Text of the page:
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August 7, 2003

Many Indiana melons showing up late for harvest

WEST LAFAYETTE, Ind. – Crop-destroying July floods created few problems for melon growers in southern Indiana. Unfortunately, farmers couldn't elude adverse weather that delayed planting in April and May.

A decent, but tardy, melon harvest is expected, said Dan Egel, a Purdue University plant pathologist and watermelon specialist. Late-harvested muskmelon and watermelon crops usually mean lower prices for farmers, he said.

"Both the muskmelon and watermelon crops were planted late," said Egel, who is based at the Southwest-Purdue Agricultural Center, near Vincennes, Ind. "We're harvesting now, but because they were planted late that affects prices.

"For the most part, the earlier you can get the muskmelon and watermelon crops in, the better the prices are going to be. It's gotten to the point now where muskmelon prices are so low that the last time I checked growers are not picking anymore."

Peak market prices for muskmelons – commonly called cantaloupes – are around $1.10 per melon. At non-peak times prices can fall to about 60 cents. Watermelon prices range from 5 cents to 10 cents per pound, Egel said. Growers often spend $1,000-$1,500 per acre to produce about 4,500 cantaloupes or 45,000 pounds of watermelon, he said.

Among the 50 states, Indiana ranks fifth in cantaloupe and sixth in watermelon production. Combined, Hoosier farmers harvested nearly 10,000 acres of melons in 2002, at a production value exceeding $29 million.

Southern Indiana leads the state in melon production.

Although excessive spring rainfall and cool temperatures prevented many southern Indiana growers from planting this year's melon crops by the ideal May 1 date, most managed to escape floodwaters that traveled south from northern counties this past month.

"The floods probably haven't been as bad on vegetable crops," Egel said. "The Wabash and White rivers went up and flooded a lot of the ground that is mainly agronomic. That is, corn and soybean land. Vegetables are not usually grown in those areas. However, I do know of at least one grower who had watermelon vines under water for a while. If they're under water for a few days, the roots start to rot. After the water goes down you can see the dead vines in the field and the immature watermelons and muskmelons, which can't be picked."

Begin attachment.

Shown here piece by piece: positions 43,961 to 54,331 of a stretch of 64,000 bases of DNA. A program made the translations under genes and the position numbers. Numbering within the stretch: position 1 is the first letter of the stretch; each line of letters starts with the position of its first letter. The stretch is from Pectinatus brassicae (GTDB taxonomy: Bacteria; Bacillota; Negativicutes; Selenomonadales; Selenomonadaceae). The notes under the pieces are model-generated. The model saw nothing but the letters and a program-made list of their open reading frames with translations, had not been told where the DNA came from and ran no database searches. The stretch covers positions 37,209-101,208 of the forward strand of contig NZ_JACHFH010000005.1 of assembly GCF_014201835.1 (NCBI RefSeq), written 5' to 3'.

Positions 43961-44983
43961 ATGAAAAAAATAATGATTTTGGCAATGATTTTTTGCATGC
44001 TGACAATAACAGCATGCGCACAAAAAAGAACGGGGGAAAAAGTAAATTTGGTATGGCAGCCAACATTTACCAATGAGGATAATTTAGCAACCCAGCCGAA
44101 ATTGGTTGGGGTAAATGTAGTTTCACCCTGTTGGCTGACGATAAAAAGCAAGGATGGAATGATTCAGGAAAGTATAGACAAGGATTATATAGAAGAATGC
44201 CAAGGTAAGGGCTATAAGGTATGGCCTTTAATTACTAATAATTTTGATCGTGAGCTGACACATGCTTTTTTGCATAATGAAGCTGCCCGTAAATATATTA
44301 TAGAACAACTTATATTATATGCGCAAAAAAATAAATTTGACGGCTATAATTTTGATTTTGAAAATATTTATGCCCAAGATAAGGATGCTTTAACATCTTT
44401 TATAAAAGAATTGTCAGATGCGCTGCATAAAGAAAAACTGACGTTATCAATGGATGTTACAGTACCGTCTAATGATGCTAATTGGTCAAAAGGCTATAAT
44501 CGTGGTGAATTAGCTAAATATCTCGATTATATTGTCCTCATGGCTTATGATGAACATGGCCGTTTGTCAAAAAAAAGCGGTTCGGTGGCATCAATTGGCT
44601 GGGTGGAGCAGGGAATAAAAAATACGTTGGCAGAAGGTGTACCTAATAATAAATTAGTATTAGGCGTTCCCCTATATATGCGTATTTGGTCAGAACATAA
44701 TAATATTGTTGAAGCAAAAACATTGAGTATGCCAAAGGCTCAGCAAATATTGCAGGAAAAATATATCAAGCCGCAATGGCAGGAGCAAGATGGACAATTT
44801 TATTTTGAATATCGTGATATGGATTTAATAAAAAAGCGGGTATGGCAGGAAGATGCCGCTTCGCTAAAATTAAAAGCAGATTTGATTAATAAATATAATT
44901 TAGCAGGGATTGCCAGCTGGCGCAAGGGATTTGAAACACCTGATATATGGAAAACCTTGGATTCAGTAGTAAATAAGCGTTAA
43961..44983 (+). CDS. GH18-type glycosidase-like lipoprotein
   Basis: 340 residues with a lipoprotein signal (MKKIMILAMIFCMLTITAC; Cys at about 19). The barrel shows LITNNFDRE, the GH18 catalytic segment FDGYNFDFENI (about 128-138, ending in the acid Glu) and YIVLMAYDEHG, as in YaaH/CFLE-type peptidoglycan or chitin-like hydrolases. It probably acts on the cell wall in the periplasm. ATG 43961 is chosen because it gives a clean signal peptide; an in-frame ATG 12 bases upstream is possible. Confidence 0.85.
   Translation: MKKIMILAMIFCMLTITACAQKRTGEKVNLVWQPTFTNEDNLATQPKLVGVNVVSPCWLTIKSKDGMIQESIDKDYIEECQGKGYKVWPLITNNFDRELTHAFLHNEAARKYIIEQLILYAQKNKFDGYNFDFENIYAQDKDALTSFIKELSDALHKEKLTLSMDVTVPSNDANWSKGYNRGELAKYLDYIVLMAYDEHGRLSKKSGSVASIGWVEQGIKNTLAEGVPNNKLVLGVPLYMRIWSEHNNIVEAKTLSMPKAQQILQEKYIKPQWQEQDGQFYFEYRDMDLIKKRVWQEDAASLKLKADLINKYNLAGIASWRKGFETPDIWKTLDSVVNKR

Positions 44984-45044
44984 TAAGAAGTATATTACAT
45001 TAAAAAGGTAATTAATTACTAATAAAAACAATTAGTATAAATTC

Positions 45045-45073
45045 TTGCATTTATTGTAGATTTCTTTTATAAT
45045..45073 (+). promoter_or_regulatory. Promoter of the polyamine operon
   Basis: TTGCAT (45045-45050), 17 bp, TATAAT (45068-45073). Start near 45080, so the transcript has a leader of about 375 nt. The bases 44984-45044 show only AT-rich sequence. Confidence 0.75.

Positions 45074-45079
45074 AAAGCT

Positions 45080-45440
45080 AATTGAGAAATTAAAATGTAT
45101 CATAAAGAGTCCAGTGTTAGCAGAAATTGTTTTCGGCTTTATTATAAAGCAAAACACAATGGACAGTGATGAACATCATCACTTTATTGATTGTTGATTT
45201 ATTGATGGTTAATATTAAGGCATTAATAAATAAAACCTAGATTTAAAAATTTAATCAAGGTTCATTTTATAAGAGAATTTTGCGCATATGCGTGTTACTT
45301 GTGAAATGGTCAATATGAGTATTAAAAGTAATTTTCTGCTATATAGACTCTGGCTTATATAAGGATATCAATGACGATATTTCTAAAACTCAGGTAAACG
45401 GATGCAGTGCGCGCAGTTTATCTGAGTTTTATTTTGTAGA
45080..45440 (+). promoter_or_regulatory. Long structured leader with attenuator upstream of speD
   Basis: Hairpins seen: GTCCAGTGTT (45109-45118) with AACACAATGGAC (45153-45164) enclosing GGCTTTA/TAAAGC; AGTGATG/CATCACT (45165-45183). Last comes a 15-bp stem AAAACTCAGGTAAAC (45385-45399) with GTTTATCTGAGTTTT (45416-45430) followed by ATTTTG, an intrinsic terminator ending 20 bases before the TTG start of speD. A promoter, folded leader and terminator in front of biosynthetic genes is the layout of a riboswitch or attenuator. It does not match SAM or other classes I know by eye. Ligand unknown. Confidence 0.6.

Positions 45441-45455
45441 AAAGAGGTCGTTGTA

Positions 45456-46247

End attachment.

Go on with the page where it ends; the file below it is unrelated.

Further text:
Weather conditions during critical phases of crop development have provided a haven for soil-borne diseases, Egel said.

"We do have a little of a disease that we saw a few years ago that we then called 'sudden wilt' and are now calling 'mature watermelon vine decline,'" he said. "The other disease I'm seeing that I'm a little concerned about is downy mildew. This can affect watermelon, muskmelon or pumpkin. We saw it last month, and it's very unusual to see downy mildew on watermelon in Indiana in July."

The disease poses no threat to a melon's root system. Damage is limited to above-ground plant parts.

"Downy mildew only affects the leaves. In fact, it won't even go past the midrib of the leaf," Egel said. "But it can spread rapidly under the right conditions, and we've had cool, wet weather, which is perfect for it. It can go through a field in no time, and the leaves end up looking almost like they've been scorched or burned."

Writer: Steve Leer, (765) 494-8415, sleer@purdue.edu

Source: Dan Egel, (812) 886-0198, egel@purdue.edu

Ag Communications: (765) 494-2722; Beth Forbes, bforbes@aes.purdue.edu; http://www.agriculture.purdue.edu/AgComm/public/agnews/

 

Related Web site
Purdue Fruit and Vegetable Connection


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